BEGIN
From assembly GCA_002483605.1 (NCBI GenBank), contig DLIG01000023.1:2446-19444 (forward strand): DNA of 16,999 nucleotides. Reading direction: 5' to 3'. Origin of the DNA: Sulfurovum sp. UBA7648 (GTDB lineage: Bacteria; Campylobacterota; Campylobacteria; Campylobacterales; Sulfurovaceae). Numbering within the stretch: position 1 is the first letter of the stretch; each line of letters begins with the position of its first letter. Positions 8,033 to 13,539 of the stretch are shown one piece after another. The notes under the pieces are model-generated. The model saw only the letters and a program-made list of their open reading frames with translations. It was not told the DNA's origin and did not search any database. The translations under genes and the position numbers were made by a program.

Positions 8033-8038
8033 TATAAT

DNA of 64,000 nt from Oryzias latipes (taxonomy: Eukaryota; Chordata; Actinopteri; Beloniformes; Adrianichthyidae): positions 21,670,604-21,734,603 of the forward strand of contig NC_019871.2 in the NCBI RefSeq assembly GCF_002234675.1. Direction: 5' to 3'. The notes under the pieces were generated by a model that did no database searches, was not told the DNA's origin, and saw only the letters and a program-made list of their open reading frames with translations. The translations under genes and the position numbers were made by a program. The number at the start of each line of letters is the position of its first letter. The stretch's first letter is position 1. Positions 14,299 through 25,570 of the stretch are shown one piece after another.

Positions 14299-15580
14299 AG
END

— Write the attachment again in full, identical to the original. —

From assembly GCA_002483605.1 (NCBI GenBank), contig DLIG01000023.1:2446-19444 (forward strand): DNA of 16,999 nucleotides. Reading direction: 5' to 3'. Origin of the DNA: Sulfurovum sp. UBA7648 (GTDB lineage: Bacteria; Campylobacterota; Campylobacteria; Campylobacterales; Sulfurovaceae). Numbering within the stretch: position 1 is the first letter of the stretch; each line of letters begins with the position of its first letter. Positions 8,033 to 13,539 of the stretch are shown one piece after another. The notes under the pieces are model-generated. The model saw only the letters and a program-made list of their open reading frames with translations. It was not told the DNA's origin and did not search any database. The translations under genes and the position numbers were made by a program.

Positions 8033-8038
8033 TATAAT

DNA of 64,000 nt from Oryzias latipes (taxonomy: Eukaryota; Chordata; Actinopteri; Beloniformes; Adrianichthyidae): positions 21,670,604-21,734,603 of the forward strand of contig NC_019871.2 in the NCBI RefSeq assembly GCF_002234675.1. Direction: 5' to 3'. The notes under the pieces were generated by a model that did no database searches, was not told the DNA's origin, and saw only the letters and a program-made list of their open reading frames with translations. The translations under genes and the position numbers were made by a program. The number at the start of each line of letters is the position of its first letter. The stretch's first letter is position 1. Positions 14,299 through 25,570 of the stretch are shown one piece after another.

Positions 14299-15580
14299 AG